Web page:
Washington and His Generals - Vol. 1

By Joel Tyler Headley | Go to book overview
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them death threatened their approach, and behind them were only the stern marks of their passage. They gained the victory, but their thinned ranks and the fallen bodies of their comrades strewing the field told how dearly.

Towards the close of the war Williams was made a brigadier-general. Soon afterwards he received the appointment of collector of customs for the state of Maryland. This lucrative office he subsequently received under the federal government, and held it until his death, which took place on the 16th of July, 1794, at the age of fortysix years. This early decease was caused by his sufferings while a prisoner in the hands of the British, and his exposure while at the south.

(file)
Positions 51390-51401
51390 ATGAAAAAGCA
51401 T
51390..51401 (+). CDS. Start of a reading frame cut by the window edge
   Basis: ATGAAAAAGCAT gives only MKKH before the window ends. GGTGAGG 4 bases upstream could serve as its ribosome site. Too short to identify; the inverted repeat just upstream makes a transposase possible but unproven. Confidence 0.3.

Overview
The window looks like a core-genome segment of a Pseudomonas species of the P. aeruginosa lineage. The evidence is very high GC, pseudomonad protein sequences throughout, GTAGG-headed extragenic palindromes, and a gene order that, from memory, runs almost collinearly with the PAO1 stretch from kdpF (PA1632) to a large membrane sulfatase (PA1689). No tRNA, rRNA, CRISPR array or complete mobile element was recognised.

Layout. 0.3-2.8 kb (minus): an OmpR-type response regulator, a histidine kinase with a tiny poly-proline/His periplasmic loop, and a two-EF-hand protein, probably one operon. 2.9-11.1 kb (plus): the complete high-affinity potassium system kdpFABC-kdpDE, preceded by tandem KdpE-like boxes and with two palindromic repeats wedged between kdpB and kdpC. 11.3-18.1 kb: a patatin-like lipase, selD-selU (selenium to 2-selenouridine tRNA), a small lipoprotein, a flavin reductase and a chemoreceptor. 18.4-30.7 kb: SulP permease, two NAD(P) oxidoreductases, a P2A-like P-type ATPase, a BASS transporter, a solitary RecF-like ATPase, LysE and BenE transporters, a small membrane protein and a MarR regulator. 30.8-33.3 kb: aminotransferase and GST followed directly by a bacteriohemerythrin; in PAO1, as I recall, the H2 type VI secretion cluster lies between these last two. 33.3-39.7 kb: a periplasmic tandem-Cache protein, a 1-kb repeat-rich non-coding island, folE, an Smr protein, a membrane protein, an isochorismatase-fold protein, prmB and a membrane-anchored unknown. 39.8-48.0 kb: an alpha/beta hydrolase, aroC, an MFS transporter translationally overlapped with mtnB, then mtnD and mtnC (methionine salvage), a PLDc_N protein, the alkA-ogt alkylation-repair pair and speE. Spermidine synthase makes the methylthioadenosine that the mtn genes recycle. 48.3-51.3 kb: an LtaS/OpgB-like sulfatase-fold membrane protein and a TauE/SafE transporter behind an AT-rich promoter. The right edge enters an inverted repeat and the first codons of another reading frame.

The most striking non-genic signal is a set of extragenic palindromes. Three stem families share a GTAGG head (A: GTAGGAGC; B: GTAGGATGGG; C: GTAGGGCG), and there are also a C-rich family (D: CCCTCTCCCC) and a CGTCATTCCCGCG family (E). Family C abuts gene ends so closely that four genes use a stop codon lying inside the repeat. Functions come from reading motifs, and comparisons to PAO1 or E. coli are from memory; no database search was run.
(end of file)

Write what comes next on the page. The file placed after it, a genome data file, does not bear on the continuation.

STEPHEN MOYLAN was a native of Ireland, and was residing in Pennsylvania at the beginning of the Revolution. He was among the first to hasten to the camp at Cambridge, and being a man of education and gentlemanly address, he was selected by Washington on the 5th of March, 1776, to be one of his aides-de-camp, and on the 5th of the following June, at his recommendation, was appointed commissary-general. The want of exact business habits rendered him unfit for the commissary department, and he soon resigned this place to enter the line of the army, as a volunteer. In the beginning of 1777 he commanded a regiment of dragoons; on the 4th of October in the same year he was at Germantown; in the winter following he was at Valley Forge; in 1779 he was on the Hudson and in Connecticut; on the 20th of July, 1780, accompanied Wayne on the expedition to Bull's Ferry; and in 1781 was sent with the Pennsylvania troops to join General Greene, in the south. He was made brigadiergeneral, by brevet, on the 3d of November, 1783.


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Washington and His Generals - Vol. 1


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